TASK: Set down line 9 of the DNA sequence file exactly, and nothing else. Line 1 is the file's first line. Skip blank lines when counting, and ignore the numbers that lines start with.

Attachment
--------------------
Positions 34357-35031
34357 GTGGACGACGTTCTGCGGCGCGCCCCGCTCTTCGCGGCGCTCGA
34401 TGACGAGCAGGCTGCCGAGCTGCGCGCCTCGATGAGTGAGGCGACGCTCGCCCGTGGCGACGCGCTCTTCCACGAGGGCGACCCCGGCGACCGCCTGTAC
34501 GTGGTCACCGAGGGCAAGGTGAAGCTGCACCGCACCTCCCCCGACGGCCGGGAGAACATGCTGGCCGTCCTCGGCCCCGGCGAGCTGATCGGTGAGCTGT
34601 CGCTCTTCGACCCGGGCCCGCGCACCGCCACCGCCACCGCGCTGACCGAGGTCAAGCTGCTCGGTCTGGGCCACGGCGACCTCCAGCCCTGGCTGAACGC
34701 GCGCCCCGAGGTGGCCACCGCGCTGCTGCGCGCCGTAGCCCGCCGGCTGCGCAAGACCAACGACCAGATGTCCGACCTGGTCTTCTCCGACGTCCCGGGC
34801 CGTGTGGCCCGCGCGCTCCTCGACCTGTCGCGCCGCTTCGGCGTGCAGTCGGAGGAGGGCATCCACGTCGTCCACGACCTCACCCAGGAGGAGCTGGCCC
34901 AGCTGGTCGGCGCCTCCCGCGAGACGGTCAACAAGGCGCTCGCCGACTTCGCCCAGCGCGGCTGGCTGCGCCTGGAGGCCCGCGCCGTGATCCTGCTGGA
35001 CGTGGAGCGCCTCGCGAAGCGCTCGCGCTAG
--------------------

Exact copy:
35001 CGTGGAGCGCCTCGCGAAGCGCTCGCGCTAG